Along Camp Meade Road, there are signs of a battle

July 21, 1996|By Consella A. Lee | Consella A. Lee,SUN STAFF

Song Kim, owner of Buddy's Pizza, said he didn't know the sign along Camp Meade Road or the banner on his van or another sign above his store weren't allowed by the county.

Kim said business has been slow at the fast-food shop in the Shipley-Linthicum Shopping Center since he took over in April, too slow for a man with a family to support.

Now the county has told him the signs and banners must be gone by Aug. 16. Other merchants along Camp Meade Road are waiting to see if they get a visit from the county, too.

Since April, a neighborhood association has filed at least a half-dozen complaints, including one against the pizza shop. The county is at odds with the shopping center, Stavlas Center, and a professional office building because the merchants keep putting signs out in the 500 block of Camp Meade Road.

"When you get rid of one sign, another one pops up," said Gerald Starr, vice president and planning and zoning committee chairman of Linthicum-Shipley Improvement Association.

The strip of similar businesses -- fast-food restaurants, bakeries, card shops -- creates stiff competition, said merchants. And that's why they put the signs out: They need to compete.

Merchants said not enough passers-by notice their businesses because they sit off the road. But the signs, most knee- or waist-high, catch people's eyes, they said. They complain that some of the buildings are so full of tenants, the roadside marquees put up by management don't have room for the names of every merchant's business.

That's the situation in which Edith Robertson finds herself. The owner of the Postal Stop Shop in the shopping center bought a $165 sign and put it in the grass along Camp Meade Road. It did the trick.

"You'd have to be on a tricycle not to be able to see our little sign," said Robertson. "It comes up to my knees, and it was nicely done."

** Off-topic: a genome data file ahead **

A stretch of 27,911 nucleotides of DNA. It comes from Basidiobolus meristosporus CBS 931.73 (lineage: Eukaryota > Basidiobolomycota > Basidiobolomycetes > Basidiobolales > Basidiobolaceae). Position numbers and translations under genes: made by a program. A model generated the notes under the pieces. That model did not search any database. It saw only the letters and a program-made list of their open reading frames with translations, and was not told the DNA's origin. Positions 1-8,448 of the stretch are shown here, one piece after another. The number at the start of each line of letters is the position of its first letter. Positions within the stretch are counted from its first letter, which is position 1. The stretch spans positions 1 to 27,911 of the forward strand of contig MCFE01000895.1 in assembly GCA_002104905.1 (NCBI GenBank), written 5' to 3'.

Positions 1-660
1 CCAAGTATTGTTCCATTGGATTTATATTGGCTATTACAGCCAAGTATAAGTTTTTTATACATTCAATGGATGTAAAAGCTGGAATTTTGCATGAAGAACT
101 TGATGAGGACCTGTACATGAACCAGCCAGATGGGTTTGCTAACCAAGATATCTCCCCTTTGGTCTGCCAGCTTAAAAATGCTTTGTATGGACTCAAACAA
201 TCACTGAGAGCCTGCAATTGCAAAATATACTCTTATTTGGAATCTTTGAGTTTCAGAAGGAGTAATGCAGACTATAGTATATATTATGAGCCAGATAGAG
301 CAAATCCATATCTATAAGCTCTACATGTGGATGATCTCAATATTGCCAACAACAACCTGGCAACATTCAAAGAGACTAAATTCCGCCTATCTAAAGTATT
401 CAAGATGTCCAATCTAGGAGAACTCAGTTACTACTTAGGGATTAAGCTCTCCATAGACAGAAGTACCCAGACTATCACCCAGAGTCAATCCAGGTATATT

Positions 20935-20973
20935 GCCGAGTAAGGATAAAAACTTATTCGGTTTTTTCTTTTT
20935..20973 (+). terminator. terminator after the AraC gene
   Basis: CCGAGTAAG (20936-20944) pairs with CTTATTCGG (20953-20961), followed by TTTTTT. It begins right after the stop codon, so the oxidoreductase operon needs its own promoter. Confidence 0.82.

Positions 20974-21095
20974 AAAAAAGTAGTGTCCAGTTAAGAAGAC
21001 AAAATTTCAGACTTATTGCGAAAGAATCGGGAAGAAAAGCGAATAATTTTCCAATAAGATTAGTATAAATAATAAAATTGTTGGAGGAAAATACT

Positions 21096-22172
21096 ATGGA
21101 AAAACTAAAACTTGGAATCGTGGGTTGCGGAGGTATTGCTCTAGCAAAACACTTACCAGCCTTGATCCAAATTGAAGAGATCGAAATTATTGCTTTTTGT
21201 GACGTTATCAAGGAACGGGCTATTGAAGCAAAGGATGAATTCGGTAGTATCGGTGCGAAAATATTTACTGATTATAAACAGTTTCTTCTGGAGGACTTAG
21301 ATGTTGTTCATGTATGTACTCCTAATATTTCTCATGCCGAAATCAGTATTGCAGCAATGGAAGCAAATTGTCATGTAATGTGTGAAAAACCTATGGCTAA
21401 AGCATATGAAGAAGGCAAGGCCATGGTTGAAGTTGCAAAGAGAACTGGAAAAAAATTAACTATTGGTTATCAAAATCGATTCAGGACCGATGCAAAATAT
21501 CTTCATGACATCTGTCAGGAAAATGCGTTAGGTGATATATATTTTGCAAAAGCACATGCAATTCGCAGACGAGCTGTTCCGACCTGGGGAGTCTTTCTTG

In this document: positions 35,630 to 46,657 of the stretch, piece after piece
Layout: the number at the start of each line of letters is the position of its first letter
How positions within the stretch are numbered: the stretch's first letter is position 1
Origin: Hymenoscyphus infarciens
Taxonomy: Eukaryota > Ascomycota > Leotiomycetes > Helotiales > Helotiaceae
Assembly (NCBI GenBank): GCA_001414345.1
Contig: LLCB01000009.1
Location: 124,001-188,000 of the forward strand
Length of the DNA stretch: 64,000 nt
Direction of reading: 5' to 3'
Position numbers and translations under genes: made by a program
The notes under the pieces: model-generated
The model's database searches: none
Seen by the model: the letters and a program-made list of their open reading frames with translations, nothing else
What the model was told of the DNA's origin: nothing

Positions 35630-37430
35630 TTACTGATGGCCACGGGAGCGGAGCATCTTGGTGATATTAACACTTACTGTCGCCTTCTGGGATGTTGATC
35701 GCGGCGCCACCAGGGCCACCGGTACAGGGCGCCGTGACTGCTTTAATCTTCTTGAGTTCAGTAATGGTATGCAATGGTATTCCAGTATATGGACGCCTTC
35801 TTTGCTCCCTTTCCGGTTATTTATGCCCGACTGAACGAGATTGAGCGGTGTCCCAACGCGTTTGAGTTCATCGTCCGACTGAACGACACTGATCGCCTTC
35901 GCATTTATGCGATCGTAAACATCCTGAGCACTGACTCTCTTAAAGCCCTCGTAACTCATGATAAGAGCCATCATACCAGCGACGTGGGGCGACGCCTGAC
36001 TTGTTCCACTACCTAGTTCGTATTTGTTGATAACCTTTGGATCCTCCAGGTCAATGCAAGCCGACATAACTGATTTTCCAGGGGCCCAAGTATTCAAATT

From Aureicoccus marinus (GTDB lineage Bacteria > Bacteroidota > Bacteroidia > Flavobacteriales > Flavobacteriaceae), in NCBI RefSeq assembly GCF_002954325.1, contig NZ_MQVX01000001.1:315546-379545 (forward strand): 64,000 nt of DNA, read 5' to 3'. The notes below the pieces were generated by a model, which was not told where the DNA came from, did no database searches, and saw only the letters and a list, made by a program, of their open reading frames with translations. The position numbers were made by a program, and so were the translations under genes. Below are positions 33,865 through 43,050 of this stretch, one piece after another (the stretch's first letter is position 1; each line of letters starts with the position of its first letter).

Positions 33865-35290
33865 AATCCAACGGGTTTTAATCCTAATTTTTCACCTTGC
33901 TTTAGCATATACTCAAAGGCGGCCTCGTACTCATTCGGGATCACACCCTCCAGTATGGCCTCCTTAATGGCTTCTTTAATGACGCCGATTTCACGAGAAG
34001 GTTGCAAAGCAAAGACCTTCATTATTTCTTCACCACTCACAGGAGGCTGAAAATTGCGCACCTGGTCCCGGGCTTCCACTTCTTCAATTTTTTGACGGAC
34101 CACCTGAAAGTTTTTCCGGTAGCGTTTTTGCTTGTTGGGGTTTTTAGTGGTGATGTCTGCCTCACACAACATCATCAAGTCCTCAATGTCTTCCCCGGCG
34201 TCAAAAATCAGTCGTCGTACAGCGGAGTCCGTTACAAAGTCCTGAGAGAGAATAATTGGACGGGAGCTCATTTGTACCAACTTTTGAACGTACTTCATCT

She removed the sign about a week ago after a county land-use officer told her to. Now the sign sits in a corner of her shop, gathering dust.

What bothers her, Robertson said, is that other merchants haven't removed their signs.

Richard Gauch, zoning enforcement supervisor, said the land-use enforcement officer who usually handles the area is ill. Gauch said each problem will be addressed as quickly as possible.

Walt Blahut, owner of Sport- arama, the only retail business at the professional building at 518 Camp Meade Road, said, "I think it's ridiculous, really, that somebody would complain about a little sign on the road. Maybe some of the banners out here, but a permanent sign? We're just trying to make a living."

The building where he is located doesn't look out onto the street, so Blahut props a waist-high sign against a tree.

Blahut said he plans to have the sign framed, maybe put a light or two on it, cement it into the ground, make it permanent.

Across the street at the Stavlas Center, the white banner at Papa John advertises this week's pizza special. O'Conor Piper & Flynn Realtors' small sign touts real estate classes. And $11 will get a shampoo and cut, the Hair Cuttery sign says.

Salon manager Jamie Hurley said people came in and said , "I didn't know you were here until I rode by and saw the sign." As did other merchants, Hurley said she will "just wait and see if [the county] tells us to take it down."

Pub Date: 7/21/96

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